Posted by Divernan | Sat Jul 25, 2015, 07:15 PM (0 replies)
Source: Pittsburgh Post-Gazette
July 24, 2015 1:56 PM
(Sub headline)Until this morning, Pennsylvania required a minor-party candidate for statewide office -- like Ralph Nader in 2004 -- to garner many more signatures than their Democrat or Republican counterparts.
By Chris Potter / Pittsburgh Post-Gazette
A federal court judge has ruled that Pennsylvania's Election Code sets an unconstitutionally high bar on third-party political candidates, by requiring them to gather more signatures than Democrats or Republicans — and by having to defend their validity in court.
"The ability of the minor parties to organize and voice their views has been decimated" by the combined impact of Election Code provisions, U.S. District Judge Lawrence Stengel of the Eastern District of Pennsylvania ruled this morning. State law "imposes a severe burden" on the three minor parties who challenged the law: the Constitution Party, the Libertarian Party, and the Green Party.
The ruling means that the Pennsylvania legislature will have to "go back to the drawing board" and redraft ballot requirements for minor-party candidates, said Oliver Hall, an attorney at the Washington, D.C.-based Center for Competitive Democracy. Mr. Hall has represented the parties since the legal dispute began, in a separate case, in 2009.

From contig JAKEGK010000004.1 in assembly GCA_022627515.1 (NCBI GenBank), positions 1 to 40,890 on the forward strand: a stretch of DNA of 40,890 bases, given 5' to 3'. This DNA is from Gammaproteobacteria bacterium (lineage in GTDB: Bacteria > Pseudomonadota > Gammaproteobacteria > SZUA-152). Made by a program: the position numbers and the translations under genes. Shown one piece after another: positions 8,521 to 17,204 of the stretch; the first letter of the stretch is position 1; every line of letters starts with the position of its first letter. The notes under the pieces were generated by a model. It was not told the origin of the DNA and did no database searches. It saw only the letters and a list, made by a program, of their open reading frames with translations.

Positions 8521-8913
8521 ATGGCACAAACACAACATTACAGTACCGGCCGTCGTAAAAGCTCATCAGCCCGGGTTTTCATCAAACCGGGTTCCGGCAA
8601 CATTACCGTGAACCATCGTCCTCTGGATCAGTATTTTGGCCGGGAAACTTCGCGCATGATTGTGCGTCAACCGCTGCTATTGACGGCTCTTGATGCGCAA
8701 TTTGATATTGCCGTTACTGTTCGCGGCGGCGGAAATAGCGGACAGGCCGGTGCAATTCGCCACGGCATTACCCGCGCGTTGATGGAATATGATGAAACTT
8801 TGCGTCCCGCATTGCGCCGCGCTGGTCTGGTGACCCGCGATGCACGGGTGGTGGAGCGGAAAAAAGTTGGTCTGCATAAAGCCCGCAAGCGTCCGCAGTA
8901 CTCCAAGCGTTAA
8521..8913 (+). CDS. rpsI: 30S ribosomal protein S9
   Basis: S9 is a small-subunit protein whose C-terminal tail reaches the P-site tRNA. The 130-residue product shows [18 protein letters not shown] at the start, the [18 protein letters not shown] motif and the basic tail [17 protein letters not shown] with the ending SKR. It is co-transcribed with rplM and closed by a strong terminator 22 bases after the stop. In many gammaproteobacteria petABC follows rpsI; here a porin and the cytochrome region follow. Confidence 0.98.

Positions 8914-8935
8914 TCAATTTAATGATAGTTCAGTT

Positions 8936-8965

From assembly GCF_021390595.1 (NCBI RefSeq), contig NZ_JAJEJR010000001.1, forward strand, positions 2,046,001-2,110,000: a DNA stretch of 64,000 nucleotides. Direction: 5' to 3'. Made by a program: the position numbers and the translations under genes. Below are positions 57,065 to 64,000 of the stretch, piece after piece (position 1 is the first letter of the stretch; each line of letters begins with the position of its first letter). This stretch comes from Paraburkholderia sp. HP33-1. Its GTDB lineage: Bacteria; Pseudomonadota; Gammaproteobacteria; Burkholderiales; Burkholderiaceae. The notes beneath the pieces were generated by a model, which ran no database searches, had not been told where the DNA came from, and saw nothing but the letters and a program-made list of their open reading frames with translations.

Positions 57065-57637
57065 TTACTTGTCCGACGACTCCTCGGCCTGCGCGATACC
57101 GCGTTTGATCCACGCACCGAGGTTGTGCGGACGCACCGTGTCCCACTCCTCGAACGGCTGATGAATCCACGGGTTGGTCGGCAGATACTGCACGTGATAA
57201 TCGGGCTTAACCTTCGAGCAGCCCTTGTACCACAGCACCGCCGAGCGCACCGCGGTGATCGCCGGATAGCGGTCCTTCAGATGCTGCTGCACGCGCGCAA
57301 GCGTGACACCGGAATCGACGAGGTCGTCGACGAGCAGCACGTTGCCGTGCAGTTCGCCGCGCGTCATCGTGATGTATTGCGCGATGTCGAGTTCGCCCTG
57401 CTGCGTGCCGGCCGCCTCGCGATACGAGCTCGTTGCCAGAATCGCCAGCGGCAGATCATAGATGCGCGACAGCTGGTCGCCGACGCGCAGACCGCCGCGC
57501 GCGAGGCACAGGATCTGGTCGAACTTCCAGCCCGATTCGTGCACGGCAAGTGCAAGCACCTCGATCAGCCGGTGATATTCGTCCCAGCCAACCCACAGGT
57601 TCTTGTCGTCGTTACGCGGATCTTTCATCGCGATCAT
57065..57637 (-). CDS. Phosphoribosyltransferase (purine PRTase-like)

Pennsylvania requires a minor-party candidate for statewide office to garner petition signatures equal to 2 percent of the total vote count in the prior statewide election. In 2014, the requirement was 16,639 signatures, though the number has ranged as high as 67,070 voters in 2006. By contrast, Democratic and Republican candidates are only required to furnish 2,000 signatures to earn a spot on the ballot for their Spring primary. The winner of that contest is automatically guaranteed a ballot spot in November.
Read more: http://www.post-gazette.com/news/politics-state/2015/07/24/Federal-judge-rules-Pa-third-party-candidate-requirements-unconstitutional/stories/201507240230
Posted by Divernan | Fri Jul 24, 2015, 07:25 PM (6 replies)
There are 2 competing newspapers in the Pittsburgh/southwestern PA area. One is the conservative Tribune-Review, long owned and subsidized by the recently deceased billionaire, Richard Scaiffe. Scaiffe endorsed HRC in 2008, and donated to the Clinton Foundation, and Bill Clinton gave the eulogy at Scaiffe's memorial service. The other paper is the traditionally Democratic leaning Pittsburgh Post-Gazette. I've given links to both articles.